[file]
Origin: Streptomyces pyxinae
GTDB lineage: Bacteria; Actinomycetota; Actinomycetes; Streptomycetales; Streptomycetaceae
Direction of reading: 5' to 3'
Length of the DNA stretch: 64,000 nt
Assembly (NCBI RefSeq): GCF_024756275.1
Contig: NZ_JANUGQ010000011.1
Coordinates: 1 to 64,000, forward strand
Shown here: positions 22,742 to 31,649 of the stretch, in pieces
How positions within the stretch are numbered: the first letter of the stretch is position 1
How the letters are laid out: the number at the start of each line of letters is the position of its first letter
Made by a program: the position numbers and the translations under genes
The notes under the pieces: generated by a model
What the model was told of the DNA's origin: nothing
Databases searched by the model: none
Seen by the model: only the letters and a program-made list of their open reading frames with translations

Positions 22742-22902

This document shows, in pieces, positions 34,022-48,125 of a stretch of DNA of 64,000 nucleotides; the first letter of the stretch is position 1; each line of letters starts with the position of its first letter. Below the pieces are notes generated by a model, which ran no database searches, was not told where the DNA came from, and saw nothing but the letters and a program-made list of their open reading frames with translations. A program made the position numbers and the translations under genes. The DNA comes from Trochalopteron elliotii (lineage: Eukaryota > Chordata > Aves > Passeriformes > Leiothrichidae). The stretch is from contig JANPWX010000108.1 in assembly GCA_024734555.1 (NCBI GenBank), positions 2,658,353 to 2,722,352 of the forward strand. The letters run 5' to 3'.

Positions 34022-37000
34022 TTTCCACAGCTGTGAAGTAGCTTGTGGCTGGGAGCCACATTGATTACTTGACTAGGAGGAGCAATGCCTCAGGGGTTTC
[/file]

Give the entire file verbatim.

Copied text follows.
Origin: Streptomyces pyxinae
GTDB lineage: Bacteria; Actinomycetota; Actinomycetes; Streptomycetales; Streptomycetaceae
Direction of reading: 5' to 3'
Length of the DNA stretch: 64,000 nt
Assembly (NCBI RefSeq): GCF_024756275.1
Contig: NZ_JANUGQ010000011.1
Coordinates: 1 to 64,000, forward strand
Shown here: positions 22,742 to 31,649 of the stretch, in pieces
How positions within the stretch are numbered: the first letter of the stretch is position 1
How the letters are laid out: the number at the start of each line of letters is the position of its first letter
Made by a program: the position numbers and the translations under genes
The notes under the pieces: generated by a model
What the model was told of the DNA's origin: nothing
Databases searched by the model: none
Seen by the model: only the letters and a program-made list of their open reading frames with translations

Positions 22742-22902

This document shows, in pieces, positions 34,022-48,125 of a stretch of DNA of 64,000 nucleotides; the first letter of the stretch is position 1; each line of letters starts with the position of its first letter. Below the pieces are notes generated by a model, which ran no database searches, was not told where the DNA came from, and saw nothing but the letters and a program-made list of their open reading frames with translations. A program made the position numbers and the translations under genes. The DNA comes from Trochalopteron elliotii (lineage: Eukaryota > Chordata > Aves > Passeriformes > Leiothrichidae). The stretch is from contig JANPWX010000108.1 in assembly GCA_024734555.1 (NCBI GenBank), positions 2,658,353 to 2,722,352 of the forward strand. The letters run 5' to 3'.

Positions 34022-37000
34022 TTTCCACAGCTGTGAAGTAGCTTGTGGCTGGGAGCCACATTGATTACTTGACTAGGAGGAGCAATGCCTCAGGGGTTTC